La Grotte de Dargilan

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The purpose of our journey to the Jonte valley was to visit a show cave, la Grotte de Dargilan. Both the Dordogne and the Cévennes, being limestone regions, are dotted with caves, including many show caves. In fact, we’d driven almost directly past another show cave to get to this one, having decided that, from the leaflets we’d seen, this one looked the better bet. We lunched on a sunny terrace with a great view of the gorge and then joined our group to pass through an unprepossessing doorway in the hillside.

The cave was discovered, I think, by someone following a fox. Similar stories are told about Victoria Cave in the Dales and the famous Lascaux cave in the Dordogne. The huntsman will certainly have had a surprise when they found themselves in a vast cavern, stuffed full of amazing stalagmites, stalactites and flowstone features.

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As a boy, family visits to show caves in the Peak District were a favourite treat of mine. I’ve since done a little bit of caving and have also visited most, I think, of the show caves in the Dales, but I’ve never seen anything half as spectacular as this.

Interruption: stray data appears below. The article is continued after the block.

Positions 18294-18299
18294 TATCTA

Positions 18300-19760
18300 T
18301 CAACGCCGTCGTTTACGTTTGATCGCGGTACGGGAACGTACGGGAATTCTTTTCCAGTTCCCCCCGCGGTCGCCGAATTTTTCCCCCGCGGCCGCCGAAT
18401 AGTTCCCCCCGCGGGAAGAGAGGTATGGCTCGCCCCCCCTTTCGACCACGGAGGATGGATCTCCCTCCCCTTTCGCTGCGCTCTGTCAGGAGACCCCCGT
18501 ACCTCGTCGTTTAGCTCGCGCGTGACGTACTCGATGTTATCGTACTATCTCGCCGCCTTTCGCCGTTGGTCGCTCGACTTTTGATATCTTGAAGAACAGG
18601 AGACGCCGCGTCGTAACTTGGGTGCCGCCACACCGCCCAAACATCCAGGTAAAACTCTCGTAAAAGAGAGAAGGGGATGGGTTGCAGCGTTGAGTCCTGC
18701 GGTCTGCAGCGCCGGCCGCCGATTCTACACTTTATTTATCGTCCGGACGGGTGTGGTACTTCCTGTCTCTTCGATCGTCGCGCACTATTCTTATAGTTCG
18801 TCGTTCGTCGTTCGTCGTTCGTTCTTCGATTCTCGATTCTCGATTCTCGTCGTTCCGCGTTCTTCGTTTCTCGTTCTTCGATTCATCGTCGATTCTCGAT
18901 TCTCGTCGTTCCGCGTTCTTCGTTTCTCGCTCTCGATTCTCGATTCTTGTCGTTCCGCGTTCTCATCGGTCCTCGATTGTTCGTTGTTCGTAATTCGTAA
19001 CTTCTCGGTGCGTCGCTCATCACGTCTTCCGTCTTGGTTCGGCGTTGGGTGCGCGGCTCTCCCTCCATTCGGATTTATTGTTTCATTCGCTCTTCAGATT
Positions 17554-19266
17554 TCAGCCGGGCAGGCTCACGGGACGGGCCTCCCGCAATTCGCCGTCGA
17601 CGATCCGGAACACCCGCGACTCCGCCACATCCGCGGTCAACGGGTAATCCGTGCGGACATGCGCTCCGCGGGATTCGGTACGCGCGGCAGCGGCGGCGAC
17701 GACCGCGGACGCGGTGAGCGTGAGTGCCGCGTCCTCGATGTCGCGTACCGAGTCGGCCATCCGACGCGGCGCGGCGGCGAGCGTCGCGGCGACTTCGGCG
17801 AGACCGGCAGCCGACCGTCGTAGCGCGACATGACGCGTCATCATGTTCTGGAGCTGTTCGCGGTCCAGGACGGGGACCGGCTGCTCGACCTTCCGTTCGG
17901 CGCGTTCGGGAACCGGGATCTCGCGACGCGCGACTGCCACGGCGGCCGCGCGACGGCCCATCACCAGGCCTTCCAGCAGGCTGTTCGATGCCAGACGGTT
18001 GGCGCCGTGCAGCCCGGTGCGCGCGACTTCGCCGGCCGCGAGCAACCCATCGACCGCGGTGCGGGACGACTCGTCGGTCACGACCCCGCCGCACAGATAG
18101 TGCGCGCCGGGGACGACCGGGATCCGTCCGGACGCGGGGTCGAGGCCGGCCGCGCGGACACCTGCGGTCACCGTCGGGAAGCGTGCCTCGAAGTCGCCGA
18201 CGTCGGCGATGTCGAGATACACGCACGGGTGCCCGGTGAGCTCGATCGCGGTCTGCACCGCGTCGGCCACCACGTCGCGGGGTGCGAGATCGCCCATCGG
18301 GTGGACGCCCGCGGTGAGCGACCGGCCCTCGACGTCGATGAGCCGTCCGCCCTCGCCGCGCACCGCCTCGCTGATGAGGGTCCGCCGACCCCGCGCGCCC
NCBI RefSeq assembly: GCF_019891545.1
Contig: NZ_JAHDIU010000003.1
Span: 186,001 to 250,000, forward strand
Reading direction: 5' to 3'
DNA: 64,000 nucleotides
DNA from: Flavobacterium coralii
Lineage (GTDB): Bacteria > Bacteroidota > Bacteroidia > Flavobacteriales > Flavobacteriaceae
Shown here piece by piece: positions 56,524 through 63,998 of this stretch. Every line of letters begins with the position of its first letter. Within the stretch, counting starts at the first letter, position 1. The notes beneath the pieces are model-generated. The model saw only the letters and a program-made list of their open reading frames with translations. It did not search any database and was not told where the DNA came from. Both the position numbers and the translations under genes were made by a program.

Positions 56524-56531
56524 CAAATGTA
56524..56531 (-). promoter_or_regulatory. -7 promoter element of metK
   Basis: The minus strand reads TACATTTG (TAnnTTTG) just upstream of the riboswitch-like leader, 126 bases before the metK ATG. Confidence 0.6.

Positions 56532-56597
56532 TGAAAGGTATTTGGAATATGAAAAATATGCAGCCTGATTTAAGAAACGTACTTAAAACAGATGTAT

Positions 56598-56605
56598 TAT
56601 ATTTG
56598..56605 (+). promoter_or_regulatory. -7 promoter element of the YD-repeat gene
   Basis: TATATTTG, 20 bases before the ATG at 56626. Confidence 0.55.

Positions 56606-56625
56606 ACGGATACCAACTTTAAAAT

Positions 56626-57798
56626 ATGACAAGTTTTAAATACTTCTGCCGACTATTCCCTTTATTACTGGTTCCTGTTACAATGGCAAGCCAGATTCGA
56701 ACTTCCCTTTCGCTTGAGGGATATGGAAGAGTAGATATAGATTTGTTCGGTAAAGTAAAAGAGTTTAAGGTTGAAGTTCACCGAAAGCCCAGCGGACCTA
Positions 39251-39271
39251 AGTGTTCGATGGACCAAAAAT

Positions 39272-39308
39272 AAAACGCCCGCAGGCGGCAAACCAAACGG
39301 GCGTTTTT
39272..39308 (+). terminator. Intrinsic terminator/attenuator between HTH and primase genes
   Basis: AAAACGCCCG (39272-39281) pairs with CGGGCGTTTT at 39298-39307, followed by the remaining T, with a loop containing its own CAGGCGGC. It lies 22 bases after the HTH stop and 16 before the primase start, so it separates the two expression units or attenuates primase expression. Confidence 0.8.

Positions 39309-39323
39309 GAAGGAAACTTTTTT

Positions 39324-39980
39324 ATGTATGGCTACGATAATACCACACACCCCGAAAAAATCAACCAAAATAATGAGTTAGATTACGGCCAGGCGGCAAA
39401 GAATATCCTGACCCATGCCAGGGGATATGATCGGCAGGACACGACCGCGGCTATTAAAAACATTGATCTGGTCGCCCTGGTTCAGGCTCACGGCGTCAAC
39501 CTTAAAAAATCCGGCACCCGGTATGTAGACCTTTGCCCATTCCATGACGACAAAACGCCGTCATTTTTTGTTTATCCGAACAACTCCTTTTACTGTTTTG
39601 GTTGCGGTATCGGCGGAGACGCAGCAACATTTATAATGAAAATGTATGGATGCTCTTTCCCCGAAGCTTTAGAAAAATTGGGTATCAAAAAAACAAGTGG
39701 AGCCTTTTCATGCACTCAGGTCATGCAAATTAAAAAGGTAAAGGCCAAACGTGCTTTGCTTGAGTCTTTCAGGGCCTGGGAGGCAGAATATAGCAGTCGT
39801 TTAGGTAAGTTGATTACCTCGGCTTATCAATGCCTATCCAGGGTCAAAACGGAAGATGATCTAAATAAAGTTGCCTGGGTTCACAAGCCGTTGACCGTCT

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There was so much to see that features which might have been considered highlights elsewhere were passed without comment by the guide.

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I took no end of photos, but, in the strongly contrasting light, the results were a bit hit and miss. I’m glad to have the mementoes, however.

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The huge scale, variety and sheer number of features was breath-taking.

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The tour took over an hour, and in truth I would have appreciated a little longer to take it all in.

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Mostly the tour guide spoke only in French and we were happy to ignore him and just look about us, but at one point he switched to English to explain that we would now be descending to ‘the best part’ of the cave. I was a bit sceptical about the claim that things could be any more impressive.

But he was absolutely right.

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We came to a long, high and relatively narrow passage where one wall was completely covered in tiers and tiers of flowstone.

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It was huge.